Asking for feedback is pointless. Instead, ask the interviewer for advice
If a candidate I did not hire wants to make me uncomfortable, they only need to ask for feedback. (I will revisit this.)
Self-proclaiming job search experts and career coaches commonly advise asking for feedback when you do not get the job you have interviewed for. The thinking – as if all hiring managers assess candidates in the same way – is that you will learn “tips” on improving your interview performance.
Employers own their hiring process, and you, as a job seeker, are not entitled to view it. Nor do employers owe candidates an explanation of how they select candidates. Consequently, job seekers have no idea whether their application or resume has been reviewed and discarded or gone into a black hole.
Even if someone looks at your resume and LinkedIn profile, you will not know why you were not selected for an interview. Likewise, if you were interviewed, you will not know why you did not get the job. There are infinite reasons why you did not get selected, the most probable:
- An internal candidate got the job.
- There was a candidate who interviewed better than you and was a better fit.
- None of the candidates the employer has interviewed has met their criteria, so they are still looking.
- The employer has decided not to fill the job at this time. (This is common, given the talk of a looming recession.)
- A candidate networked themselves into being hired. (It is no secret that most highly desirable jobs are filled through referrals.)
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So, besides being a regular reader of this column, how do you improve your job search skills, particularly when interviewing, if you don’t ask for feedback? By asking for advice rather than feedback.
As I mentioned, being asked to give feedback makes me uncomfortable. The last thing I want to do is hurt a candidate’s feelings. There is also the possibility that my feedback might be twisted to create a narrative for legal issues. This is the principal reason I, and almost all hiring managers, avoid giving feedback.
However, when someone asks me for my advice, I become a chatterbox.
Asking for feedback is asking, “How did I do?”
Asking for advice is asking, “What can I do?”
Advice has a very different tone. If you have built a bond with your interviewer, which you should have to some extent, you should feel comfortable asking for advice. Think about the last time someone asked you for advice. I am sure you were flattered.
How does this feel?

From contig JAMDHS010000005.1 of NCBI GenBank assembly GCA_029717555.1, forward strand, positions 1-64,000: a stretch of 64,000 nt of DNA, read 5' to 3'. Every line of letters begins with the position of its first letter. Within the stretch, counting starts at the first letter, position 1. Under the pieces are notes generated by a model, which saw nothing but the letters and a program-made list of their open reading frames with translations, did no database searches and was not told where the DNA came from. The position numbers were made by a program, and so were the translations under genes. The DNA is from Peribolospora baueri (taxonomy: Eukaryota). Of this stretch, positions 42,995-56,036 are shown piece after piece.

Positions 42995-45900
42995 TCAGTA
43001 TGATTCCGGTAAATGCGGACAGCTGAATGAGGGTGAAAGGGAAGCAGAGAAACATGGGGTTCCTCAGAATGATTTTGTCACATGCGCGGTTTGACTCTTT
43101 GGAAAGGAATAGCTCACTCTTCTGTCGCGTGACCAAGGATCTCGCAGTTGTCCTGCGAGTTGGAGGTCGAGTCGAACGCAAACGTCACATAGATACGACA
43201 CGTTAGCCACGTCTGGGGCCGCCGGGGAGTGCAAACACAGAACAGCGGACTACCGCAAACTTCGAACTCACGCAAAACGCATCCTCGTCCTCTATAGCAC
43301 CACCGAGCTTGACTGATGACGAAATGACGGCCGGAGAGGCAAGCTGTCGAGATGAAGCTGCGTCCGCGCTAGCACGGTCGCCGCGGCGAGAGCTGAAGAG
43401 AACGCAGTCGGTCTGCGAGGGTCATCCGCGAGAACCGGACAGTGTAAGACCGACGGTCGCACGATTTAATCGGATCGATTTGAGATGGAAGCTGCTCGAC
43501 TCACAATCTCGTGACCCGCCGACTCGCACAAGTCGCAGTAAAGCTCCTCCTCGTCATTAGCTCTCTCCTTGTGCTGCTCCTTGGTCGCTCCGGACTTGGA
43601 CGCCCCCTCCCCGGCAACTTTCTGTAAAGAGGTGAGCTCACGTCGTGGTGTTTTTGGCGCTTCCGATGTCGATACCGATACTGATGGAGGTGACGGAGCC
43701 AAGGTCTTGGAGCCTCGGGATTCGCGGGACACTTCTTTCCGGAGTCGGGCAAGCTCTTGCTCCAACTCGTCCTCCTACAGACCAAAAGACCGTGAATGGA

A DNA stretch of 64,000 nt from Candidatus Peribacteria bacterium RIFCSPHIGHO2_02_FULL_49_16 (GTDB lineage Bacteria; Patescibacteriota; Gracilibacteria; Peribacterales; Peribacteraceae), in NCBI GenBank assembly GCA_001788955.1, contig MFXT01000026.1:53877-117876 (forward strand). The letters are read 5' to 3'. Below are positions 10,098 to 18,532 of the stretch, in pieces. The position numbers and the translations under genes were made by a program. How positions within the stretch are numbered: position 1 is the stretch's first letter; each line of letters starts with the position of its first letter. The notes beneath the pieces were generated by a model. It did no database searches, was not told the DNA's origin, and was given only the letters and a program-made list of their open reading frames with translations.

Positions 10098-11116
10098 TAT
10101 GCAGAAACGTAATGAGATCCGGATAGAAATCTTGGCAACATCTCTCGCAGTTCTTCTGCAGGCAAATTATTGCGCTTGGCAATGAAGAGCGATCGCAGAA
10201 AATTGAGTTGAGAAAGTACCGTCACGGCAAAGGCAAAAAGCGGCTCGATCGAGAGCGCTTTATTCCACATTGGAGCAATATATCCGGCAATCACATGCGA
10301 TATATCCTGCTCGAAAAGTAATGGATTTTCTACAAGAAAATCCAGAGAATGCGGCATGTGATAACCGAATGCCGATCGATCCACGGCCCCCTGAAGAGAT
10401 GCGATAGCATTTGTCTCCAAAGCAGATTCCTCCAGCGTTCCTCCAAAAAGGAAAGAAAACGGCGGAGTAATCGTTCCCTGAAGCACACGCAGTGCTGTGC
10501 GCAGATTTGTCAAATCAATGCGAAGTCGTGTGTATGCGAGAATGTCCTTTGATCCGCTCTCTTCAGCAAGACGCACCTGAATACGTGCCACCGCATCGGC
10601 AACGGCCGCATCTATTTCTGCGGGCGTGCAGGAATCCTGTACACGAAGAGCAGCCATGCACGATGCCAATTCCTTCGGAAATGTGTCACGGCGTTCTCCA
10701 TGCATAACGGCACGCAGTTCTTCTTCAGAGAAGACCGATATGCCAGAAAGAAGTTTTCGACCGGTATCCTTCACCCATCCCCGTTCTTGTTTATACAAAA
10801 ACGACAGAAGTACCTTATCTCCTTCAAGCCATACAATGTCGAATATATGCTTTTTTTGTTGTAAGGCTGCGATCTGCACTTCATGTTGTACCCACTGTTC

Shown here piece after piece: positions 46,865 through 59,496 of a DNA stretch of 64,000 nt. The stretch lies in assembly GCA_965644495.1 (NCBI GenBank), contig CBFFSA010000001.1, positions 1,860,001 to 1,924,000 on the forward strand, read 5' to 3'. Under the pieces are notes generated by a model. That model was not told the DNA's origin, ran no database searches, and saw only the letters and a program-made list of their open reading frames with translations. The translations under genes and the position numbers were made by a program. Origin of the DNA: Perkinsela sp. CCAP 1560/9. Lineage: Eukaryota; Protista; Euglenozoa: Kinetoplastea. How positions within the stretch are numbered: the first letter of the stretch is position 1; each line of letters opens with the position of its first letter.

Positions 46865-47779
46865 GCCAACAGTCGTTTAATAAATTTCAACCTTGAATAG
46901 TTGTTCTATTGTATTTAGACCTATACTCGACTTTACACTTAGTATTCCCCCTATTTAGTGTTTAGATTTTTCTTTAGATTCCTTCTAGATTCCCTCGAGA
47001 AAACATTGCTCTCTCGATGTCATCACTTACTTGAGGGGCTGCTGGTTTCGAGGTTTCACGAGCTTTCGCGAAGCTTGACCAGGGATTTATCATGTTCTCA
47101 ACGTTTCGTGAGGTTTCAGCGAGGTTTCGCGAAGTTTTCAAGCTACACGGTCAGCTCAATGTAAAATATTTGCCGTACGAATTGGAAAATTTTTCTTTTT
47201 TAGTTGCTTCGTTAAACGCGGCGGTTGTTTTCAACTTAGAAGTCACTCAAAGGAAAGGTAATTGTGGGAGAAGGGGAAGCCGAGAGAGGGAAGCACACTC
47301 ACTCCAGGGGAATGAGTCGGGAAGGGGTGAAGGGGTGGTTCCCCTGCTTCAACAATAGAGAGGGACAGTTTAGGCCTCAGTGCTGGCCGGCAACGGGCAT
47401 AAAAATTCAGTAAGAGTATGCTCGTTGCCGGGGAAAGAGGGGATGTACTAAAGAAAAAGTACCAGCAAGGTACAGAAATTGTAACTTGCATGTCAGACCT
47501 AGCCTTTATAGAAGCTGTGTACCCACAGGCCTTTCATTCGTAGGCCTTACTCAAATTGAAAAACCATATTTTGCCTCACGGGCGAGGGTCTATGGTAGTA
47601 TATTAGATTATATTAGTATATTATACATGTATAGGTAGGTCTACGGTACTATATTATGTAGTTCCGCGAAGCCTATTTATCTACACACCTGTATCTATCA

“While I’m disappointed I wasn’t selected, thank you for interviewing me and assessing my skills and experience. As you know, I am seeking a senior analyst position with a mid-size IT firm. Do you have any advice for someone with my background searching for such an opportunity?”
Tell me this does not feel very different from asking for feedback, which, to be honest, is essentially asking, “Why did you not hire me?”
Feedback is pointless because, as the name implies, it is backward-looking. Feedback is an “evaluation” of past performance. On the other hand, when you ask someone for advice, they are more likely to think critically and specifically about how you can improve to succeed in the future.
Here are two tips to help you get advice you can use in your job search.
- Be specific in the advice you seek
If you need help in a specific area (e.g., your resume, cover letter, networking, interviewing, LinkedIn profile), specifying where you need help will make the advice you are given relevant. For example, do you need help crafting STAR (Situation, Task, Action, Result) stories to answer behavioural interview questions more compellingly?
“When you ask me to tell you about a time when I handled a challenging situation, I felt my response, the story I told, wasn’t resonating enough. What advice can you give me on improving my response to this question which I’m sure I’ll be asked in future interviews?”
You will receive more specific and actionable advice if you ask people to think about what you feel will help you in the future.
“Can you offer me any advice on improving my presentation skills so I can deliver a more powerful presentation than I did with you?” or “What suggestions would you have for making my slides more eye-catching?”
- Give a little nudge
Do not end the conversation if you are given a vague answer like “You did great. However, there was a candidate whose background was a better match,” which is probably true. Probe further.
“In what ways can I improve how I present my background, so my next interviewer will clearly see how my background meets their needs?”
Good advice can transform your job search.
Lastly, your interviewer does not owe you advice or feedback. Be respectful of their hiring decision. They know what they need in their next employee. Insisting on being given advice or feedback – aggressive behaviour – will be remembered should you and your interviewer cross paths down the road, which is more common than you think.
Nick Kossovan, a well-seasoned veteran of the corporate landscape, offers advice on searching for a job.
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